Joe Girardi has been inconsistent in handling Yankee players’ farewell tours

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Jack Curry of the YES Network, citing Michael Kay, reports that soon-to-be-retired Yankees slugger Alex Rodriguez asked Joe Girardi if he could play third base on Friday, his final game. Girardi said no. ESPN’s Andrew Marchand reported earlier in the week that Girardi said, “My job description does not entail a farewell tour. My job description is to try and win every game and put everyone in the best possible position, and that’s what I’m trying to do.”

I would be a lot more sympathetic to Girardi’s position if he treated Derek Jeter the same way. In 2014, Jeter’s final season, the future Hall of Fame shortstop played in 145 games and stepped to the plate 634 times, batting a meager .256/.304/.313. He was worth -0.1 Wins Above Replacement according to FanGraphs, the worst mark among 22 qualified shortstops.

In 2014, the Yankees finished 84-78, 12 games out of first place in the AL East and eight games out of the second AL Wild Card slot. The Yankees didn’t have any eight-win options at shortstop — just Brendan Ryan and Stephen Drew — but the club could’ve vied for a serious upgrade in the offseason leading into 2014, or acquired one at the trade deadline. But they didn’t. The Yankees were wholeheartedly committed to giving Jeter his farewell tour.

This year, the Yankees have already traded Aroldis Chapman, Andrew Miller, Carlos Beltran, and Ivan Nova. They’re 57-56 in fourth place, seven games back of first place in the AL East and they’re 4.5 games out of the second AL Wild Card slot. They’ve given up. Yet Girardi’s concern even after trading away arguably the best closer in the game, the best set-up man in the game, and one of the best offensive players in the league is that he’s trying to win games? His reasoning is incongruous when matched up with how he handled Jeter. There’s no defense behind not letting Rodriguez play every day this week if he wanted to, but even more so, there’s no reason not to let him play the field in his final game.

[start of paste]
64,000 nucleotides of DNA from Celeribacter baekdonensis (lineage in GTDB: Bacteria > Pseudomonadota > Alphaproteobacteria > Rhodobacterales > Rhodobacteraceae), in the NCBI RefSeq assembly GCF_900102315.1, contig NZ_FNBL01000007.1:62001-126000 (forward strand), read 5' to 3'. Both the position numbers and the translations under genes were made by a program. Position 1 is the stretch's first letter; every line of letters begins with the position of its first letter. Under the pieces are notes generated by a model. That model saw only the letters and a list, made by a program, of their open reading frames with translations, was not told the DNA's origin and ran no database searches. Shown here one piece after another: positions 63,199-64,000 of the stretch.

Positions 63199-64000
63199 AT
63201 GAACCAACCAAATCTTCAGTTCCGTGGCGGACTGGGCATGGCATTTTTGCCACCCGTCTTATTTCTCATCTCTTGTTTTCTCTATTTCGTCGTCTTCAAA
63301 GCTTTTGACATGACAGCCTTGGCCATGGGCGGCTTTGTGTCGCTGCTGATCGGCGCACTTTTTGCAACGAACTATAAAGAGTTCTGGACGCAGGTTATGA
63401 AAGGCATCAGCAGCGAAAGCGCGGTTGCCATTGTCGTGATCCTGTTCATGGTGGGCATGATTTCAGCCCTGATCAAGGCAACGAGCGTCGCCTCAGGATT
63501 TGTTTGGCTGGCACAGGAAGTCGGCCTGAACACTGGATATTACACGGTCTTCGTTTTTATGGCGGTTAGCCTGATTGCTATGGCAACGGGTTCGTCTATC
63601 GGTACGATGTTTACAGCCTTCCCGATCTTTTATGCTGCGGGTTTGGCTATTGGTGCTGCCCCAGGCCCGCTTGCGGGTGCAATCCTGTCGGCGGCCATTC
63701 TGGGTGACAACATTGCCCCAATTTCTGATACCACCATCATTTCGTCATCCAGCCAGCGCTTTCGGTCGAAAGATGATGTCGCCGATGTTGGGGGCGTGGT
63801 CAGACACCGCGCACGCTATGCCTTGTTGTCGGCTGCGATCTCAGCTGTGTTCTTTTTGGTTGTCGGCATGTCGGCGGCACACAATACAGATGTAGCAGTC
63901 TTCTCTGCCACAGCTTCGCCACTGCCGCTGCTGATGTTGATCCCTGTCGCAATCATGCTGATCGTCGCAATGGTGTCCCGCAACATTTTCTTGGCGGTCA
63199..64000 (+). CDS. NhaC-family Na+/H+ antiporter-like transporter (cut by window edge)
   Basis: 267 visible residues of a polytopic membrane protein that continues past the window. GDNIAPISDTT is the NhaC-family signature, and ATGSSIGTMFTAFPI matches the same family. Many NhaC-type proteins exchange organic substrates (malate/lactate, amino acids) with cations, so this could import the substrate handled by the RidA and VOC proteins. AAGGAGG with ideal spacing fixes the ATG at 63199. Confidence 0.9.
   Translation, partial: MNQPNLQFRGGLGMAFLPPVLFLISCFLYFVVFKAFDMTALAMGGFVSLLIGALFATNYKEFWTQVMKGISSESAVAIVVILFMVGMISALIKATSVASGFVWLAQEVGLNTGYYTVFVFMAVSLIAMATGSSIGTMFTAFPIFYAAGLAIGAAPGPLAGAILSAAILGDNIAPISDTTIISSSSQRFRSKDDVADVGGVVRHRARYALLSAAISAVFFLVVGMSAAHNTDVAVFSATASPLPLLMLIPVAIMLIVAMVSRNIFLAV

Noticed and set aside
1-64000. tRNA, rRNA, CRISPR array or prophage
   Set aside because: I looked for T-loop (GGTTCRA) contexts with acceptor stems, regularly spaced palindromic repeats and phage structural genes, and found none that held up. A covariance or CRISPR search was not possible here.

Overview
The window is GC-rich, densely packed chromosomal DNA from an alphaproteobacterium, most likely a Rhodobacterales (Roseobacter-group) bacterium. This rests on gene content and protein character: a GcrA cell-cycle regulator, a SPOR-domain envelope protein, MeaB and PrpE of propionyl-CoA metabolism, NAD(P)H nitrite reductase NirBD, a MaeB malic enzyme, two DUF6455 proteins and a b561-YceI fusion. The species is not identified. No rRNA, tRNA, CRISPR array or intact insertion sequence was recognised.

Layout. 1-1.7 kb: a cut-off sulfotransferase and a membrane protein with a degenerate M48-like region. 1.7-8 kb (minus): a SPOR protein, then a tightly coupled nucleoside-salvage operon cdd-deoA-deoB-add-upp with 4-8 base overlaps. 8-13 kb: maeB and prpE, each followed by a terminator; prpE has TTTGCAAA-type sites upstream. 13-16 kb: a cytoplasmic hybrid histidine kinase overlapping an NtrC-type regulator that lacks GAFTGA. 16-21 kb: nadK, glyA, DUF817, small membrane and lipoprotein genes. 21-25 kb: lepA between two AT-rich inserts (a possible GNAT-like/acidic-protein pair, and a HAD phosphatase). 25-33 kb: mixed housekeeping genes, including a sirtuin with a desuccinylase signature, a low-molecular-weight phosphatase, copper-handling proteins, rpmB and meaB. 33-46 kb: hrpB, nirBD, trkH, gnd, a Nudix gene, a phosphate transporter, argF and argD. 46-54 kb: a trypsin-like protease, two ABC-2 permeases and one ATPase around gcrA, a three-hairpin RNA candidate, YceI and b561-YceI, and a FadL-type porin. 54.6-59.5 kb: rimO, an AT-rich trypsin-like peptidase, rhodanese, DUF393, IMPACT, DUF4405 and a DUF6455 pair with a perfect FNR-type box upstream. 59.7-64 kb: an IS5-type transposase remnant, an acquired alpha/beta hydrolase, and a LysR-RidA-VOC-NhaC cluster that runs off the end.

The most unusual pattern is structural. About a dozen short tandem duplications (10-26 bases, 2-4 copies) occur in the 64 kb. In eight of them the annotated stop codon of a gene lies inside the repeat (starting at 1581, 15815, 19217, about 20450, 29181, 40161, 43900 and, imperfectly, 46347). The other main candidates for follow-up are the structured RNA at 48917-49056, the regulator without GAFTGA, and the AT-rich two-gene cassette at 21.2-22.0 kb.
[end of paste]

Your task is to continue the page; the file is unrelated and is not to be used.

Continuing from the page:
Lots of people don’t like Rodriguez and lots of people like Jeter, that much is obvious. Playing time, however, shouldn’t be decided by a popularity contest. But that’s exactly what it has been with Girardi’s Yankees.

Padres claim 2-time All-Star catcher Gary Sánchez off waivers from Mets

Kamil Krzaczynski-USA TODAY Sports

SAN DIEGO — The scuffling San Diego Padres claimed catcher Gary Sánchez off waivers from the New York Mets.

The two-time All-Star was designated for assignment after playing in three games for the Mets. He went 1 for 6 with three strikeouts and an RBI, looking shaky at times behind the plate.

With the disappointing Padres (24-29) getting meager offensive production at catcher, they hope Sánchez can provide a boost. Austin Nola is batting .131 with three extra-base hits and a paltry .434 OPS in 39 games. His part-time platoon partner, second-stringer Brett Sullivan, is hitting .170 with four extra-base hits and a .482 OPS in 21 games since getting called up from the minors April 16.

Luis Campusano has been on the injured list since April 17 and is expected to be sidelined until around the All-Star break following left thumb surgery.

San Diego is responsible for just over $1 million in salary for Sánchez after assuming his $1.5 million, one-year contract.

The star-studded Padres have lost seven of 11 and are 3-3 on a nine-game East Coast trip. They open a three-game series at Miami.

San Diego becomes the third National League team to take a close look at the 30-year-old Sánchez this season. He spent time in the minors with San Francisco before getting released May 2 and signing a minor league contract a week later with the Mets, who were minus a couple of injured catchers at the time.

After hitting well in a short stint at Triple-A Syracuse, he was promoted to the big leagues May 19. When the Mets reinstated catcher Tomás Nido from the injured list last week, Sánchez was cut.

Sánchez’s best seasons came early in his career with the New York Yankees, where he was runner-up in 2016 AL Rookie of the Year voting and made the AL All-Star team in 2017 and 2019.

He was traded to Minnesota before the 2022 season and batted .205 with 16 homers and 61 RBIs in 128 games last year.

With the Padres, Sánchez could also be a candidate for at-bats at designated hitter, where 42-year-old Nelson Cruz is batting .245 with three homers, 16 RBIs and a .670 OPS, and 37-year-old Matt Carpenter is hitting .174 with four homers, 21 RBIs and a .652 OPS.